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Wayne Holocaust Survivor, 91, Rattles Off Horrors Testifying In Trial Of Nazi Guard

Asia Shindelman, 91, of Wayne, is testifying as a witness in the trial of former Nazi guard Bruno Dey, in Hamburg, Germany.
Asia Shindelman, 91, of Wayne, is testifying as a witness in the trial of former Nazi guard Bruno Dey, in Hamburg, Germany. Photo Credit: Christian Health Care Center

A 91-year-old Holocaust survivor from Wayne is contributing witness testimony against a Nazi during his trial in Germany.

Asia Shindelman does not know Former Stutthof SS guard Bruno Dey personally but is speaking publicly about the horrors that she and others in the camps were subjected to, the New York Post reports.

Dey, 93, has been charged as an accessory to the murder of more than 5.200 Jews in 1944 and 1945.

This trial may be the last opportunity to hear from living witnesses, according to Claims Conference Executive Vice President Greg Schneider.

A great-grandmother, Shindelman was born Asia Levin in Lithuania, in 1928. She attended a private Jewish school until the Russians occupied the city in 1940, when buying food and walking on sidewalks became banned for her and others, The Post says.

Shindelman and her parents were taken to Poland's Stutthof camp in 1944. Her grandmother was taken from her family and sent to the gas chamber, while Shindelman and her family were beaten as soon as they arrived to the camp, she said.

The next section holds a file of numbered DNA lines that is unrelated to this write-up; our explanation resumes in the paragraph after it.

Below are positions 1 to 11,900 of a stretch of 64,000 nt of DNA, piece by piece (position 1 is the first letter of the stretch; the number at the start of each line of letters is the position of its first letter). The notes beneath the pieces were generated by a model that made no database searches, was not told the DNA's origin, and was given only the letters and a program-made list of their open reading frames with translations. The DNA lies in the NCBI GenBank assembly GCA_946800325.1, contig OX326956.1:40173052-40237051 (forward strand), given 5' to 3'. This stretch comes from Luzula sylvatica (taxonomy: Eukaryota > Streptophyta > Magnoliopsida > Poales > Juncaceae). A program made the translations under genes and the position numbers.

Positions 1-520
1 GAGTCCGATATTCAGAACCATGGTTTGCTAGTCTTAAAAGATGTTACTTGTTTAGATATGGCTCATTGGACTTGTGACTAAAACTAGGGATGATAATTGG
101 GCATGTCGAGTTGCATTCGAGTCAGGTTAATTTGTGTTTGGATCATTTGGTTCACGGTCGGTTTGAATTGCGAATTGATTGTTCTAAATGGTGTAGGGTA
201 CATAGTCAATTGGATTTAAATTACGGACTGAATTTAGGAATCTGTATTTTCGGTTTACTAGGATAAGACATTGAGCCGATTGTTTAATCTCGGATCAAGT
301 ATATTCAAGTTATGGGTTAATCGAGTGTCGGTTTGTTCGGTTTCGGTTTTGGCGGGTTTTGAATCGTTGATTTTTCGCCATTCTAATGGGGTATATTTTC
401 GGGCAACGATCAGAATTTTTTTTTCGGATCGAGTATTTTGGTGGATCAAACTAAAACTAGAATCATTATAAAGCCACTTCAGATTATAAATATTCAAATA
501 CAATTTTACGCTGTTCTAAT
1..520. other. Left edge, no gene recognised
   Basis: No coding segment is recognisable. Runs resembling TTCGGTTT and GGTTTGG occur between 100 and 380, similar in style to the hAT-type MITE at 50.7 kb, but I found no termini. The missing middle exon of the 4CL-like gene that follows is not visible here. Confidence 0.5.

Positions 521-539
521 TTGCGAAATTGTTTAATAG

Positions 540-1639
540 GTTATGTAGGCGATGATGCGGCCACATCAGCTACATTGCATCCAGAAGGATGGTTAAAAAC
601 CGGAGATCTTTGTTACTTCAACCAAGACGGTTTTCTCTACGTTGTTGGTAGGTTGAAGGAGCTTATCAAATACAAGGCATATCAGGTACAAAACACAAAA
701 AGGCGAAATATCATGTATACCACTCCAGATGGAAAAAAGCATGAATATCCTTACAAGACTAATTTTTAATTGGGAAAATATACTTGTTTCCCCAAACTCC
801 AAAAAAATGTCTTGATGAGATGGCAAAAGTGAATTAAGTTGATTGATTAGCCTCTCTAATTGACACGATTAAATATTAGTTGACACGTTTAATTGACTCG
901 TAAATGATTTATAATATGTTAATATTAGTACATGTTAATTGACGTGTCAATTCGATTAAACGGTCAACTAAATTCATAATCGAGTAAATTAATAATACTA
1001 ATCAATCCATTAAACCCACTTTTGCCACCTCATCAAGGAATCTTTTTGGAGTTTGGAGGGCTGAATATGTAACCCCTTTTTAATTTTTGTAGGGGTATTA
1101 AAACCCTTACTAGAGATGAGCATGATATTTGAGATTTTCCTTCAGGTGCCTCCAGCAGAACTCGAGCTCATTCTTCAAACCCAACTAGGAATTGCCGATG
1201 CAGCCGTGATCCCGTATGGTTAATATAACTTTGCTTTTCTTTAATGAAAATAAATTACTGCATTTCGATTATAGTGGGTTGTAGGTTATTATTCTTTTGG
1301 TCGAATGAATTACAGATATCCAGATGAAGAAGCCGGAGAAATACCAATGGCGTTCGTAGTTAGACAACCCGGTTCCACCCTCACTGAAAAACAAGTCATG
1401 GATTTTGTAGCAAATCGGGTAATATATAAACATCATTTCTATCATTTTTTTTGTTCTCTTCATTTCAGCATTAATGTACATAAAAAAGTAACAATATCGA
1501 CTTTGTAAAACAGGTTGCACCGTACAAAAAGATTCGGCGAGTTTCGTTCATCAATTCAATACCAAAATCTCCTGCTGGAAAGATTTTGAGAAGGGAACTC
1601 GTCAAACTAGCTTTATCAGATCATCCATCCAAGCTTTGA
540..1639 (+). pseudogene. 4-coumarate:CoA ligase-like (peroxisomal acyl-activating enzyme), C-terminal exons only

The remembers seeing the guards laughing as they tortured their victims. She recalled a mock executions in which a Nazi held a gun to her head, entertaining himself and others.

Shindelman rattled off horrors in a quote to the New York Post:

They threw women to the dogs, [who] ate [people] like meat," she said. They threw you to the [electric] fence and in one second you were dead. If you had a gold crown, they would open your mouth and rip it out — if you died, you died.

Shindelman was used for slave labor, digging trenches until being liberated with her mother by the Soviet Army on March 10, 1945.

The then-16-year-old was hospitalized for five months and almost had her leg amputated.

She met her husband, a veterinarian and survivor of Stalin's gulag, in Latvia in 1948, according to The Post. Shindelman became a chemical engineer and moved with their two boys to Queens in 1991 following communism's fall in Latvia.

It wasn't until after she came to the U.S. that Shindelman began to speak of the horrors she endured.

And she won't stop until Dey walks away a guilty man, she says.

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